Cab Drivers Are Drowning in Debt. The City’s Plan Won’t Help.
The city’s taxi agency has ignored drivers’ demands and proposed a plan that the comptroller warns ‘would spend more money to forgive less debt.’
The mayor is putting New York City’s landmark climate and jobs law in jeopardy, our columnist argues.
As a humanitarian crisis deepens, the state’s $25 million solution is off to a slow start. An in-depth look at the opaque program reveals a raft of logistical hurdles and strict eligibility requirements.
The iconic public defense organization is due back in its Brooklyn office Monday. Attorneys, reporting health complications, say they’ve dreaded the return.
They’re on their way, officials promise. But they’re years late.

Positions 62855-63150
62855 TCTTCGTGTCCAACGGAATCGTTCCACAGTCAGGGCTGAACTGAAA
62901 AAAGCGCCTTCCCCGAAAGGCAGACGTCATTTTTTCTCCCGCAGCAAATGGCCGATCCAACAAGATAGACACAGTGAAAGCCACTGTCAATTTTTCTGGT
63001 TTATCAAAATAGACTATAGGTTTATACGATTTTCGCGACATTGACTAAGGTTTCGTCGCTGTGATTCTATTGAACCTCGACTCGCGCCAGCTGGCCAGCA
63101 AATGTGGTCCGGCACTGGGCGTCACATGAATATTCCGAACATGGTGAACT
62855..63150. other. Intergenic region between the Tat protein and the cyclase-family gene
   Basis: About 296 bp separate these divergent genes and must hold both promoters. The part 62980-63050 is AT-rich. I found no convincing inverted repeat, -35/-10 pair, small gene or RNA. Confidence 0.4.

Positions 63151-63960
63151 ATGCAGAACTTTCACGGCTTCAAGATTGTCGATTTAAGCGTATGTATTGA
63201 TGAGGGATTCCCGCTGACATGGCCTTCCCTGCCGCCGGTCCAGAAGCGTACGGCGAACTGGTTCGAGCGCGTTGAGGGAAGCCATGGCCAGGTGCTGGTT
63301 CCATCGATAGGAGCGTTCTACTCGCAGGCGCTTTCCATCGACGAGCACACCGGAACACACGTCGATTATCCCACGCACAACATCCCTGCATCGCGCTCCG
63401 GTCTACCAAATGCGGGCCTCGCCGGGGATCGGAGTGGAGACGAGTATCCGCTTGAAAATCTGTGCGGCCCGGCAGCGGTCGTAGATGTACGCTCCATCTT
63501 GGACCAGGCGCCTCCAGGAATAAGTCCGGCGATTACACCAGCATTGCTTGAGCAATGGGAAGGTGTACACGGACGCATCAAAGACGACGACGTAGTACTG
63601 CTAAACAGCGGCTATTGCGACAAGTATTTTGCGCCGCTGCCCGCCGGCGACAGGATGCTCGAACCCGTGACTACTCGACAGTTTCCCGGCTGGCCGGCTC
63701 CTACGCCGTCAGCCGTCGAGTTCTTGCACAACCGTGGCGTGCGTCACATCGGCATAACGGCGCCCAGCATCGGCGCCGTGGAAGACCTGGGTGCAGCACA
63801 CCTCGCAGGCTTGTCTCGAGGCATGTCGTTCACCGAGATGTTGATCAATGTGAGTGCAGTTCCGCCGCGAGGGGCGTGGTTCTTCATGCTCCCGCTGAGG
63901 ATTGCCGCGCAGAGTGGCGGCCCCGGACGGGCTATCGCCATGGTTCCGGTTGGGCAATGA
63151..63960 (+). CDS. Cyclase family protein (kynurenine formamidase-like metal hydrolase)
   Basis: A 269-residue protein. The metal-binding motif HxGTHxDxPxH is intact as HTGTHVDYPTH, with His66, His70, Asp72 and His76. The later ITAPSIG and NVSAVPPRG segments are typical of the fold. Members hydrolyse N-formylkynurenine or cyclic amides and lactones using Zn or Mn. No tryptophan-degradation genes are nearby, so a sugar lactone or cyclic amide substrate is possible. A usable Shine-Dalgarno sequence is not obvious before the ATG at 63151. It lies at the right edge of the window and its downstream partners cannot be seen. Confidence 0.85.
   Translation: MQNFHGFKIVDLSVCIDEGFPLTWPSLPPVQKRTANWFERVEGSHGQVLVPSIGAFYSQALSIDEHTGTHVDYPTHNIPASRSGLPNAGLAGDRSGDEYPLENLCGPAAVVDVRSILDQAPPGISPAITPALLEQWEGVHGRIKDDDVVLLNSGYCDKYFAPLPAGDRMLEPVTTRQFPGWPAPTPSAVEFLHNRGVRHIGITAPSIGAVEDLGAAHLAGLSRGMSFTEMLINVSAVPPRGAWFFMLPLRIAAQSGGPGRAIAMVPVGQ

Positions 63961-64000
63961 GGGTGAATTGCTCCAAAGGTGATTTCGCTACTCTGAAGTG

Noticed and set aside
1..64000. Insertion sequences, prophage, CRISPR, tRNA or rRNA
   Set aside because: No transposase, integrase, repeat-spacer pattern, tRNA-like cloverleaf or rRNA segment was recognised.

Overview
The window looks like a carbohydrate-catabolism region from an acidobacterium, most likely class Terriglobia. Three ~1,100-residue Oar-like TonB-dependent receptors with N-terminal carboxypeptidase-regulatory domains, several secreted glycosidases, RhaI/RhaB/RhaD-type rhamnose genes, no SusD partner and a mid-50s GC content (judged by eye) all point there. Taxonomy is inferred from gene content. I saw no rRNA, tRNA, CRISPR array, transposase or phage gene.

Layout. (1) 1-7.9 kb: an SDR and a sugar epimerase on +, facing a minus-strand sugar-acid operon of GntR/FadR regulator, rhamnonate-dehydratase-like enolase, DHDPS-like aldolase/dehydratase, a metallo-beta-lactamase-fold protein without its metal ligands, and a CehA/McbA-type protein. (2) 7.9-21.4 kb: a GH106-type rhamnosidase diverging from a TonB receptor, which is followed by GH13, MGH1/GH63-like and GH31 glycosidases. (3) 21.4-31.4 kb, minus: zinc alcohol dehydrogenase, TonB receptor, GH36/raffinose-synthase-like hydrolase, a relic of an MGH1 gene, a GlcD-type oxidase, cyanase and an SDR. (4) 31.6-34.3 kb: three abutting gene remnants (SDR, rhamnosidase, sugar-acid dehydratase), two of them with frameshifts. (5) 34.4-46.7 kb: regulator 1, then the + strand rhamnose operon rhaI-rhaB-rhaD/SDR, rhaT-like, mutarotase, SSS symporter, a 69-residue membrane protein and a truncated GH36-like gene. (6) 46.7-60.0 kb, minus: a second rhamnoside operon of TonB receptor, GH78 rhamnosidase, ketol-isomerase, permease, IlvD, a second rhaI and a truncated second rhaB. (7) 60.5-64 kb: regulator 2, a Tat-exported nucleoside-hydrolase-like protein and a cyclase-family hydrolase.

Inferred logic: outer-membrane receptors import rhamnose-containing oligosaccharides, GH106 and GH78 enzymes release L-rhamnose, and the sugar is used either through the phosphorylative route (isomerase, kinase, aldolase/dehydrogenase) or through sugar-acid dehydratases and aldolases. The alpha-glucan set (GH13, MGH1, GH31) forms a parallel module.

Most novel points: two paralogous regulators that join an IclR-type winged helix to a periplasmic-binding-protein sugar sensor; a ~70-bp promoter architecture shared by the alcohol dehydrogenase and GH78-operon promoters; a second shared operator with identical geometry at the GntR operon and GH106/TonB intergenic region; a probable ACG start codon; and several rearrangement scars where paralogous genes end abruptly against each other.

The governor’s proposal for “transit-oriented development” has so far gotten a mixed reception from suburban legislators, who killed a similar plan last year.
Eric Adams pledged to cut police overtime in half. Instead, his initiatives helped it soar to the second-highest level on record.
Under Roberta Reardon, the agency has recovered less and less of workers’ stolen wages. Meanwhile, staff resign, and replacements lag.
Some counties pay social services workers so little, the people who administer benefits end up applying themselves.
In December, the governor vetoed legislation requiring freight trains to be staffed with at least two crew members. Rail workers say it’s a bare minimum for safety.